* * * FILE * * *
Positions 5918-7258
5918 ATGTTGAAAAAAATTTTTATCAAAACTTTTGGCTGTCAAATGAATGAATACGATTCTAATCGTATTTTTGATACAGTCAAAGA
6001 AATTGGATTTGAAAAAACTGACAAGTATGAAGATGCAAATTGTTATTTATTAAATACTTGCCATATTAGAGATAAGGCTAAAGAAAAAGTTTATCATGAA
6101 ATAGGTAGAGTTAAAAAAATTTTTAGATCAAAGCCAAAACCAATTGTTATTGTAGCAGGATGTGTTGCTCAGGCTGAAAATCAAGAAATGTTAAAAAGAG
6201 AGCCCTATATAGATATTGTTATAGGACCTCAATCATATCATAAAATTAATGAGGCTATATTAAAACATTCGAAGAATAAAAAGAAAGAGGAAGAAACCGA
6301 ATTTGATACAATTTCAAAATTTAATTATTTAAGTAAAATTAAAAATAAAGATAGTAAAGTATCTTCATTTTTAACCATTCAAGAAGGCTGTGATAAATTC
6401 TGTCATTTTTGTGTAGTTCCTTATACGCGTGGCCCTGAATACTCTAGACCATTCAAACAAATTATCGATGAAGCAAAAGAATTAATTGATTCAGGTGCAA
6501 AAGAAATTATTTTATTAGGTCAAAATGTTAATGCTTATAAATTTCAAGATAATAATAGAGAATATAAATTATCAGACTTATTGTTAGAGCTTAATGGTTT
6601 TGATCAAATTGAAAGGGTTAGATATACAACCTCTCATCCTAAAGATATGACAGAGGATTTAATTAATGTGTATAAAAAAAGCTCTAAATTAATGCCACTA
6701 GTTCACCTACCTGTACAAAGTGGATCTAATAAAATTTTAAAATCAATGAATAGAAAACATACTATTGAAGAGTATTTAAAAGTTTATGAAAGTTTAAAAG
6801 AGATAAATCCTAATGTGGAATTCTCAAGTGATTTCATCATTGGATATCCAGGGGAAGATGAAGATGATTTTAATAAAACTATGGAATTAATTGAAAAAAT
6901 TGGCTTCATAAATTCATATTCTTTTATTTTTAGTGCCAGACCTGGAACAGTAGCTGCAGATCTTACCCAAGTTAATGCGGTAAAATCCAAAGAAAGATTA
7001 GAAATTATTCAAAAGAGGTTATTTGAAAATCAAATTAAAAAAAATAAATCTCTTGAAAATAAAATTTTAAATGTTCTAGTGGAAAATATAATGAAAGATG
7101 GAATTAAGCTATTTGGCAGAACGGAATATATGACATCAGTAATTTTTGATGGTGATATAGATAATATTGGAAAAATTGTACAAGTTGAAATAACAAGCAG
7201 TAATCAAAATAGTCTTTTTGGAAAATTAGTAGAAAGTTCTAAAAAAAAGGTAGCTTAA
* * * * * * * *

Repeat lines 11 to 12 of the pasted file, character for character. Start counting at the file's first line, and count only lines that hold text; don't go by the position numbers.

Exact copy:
6801 AGATAAATCCTAATGTGGAATTCTCAAGTGATTTCATCATTGGATATCCAGGGGAAGATGAAGATGATTTTAATAAAACTATGGAATTAATTGAAAAAAT
6901 TGGCTTCATAAATTCATATTCTTTTATTTTTAGTGCCAGACCTGGAACAGTAGCTGCAGATCTTACCCAAGTTAATGCGGTAAAATCCAAAGAAAGATTA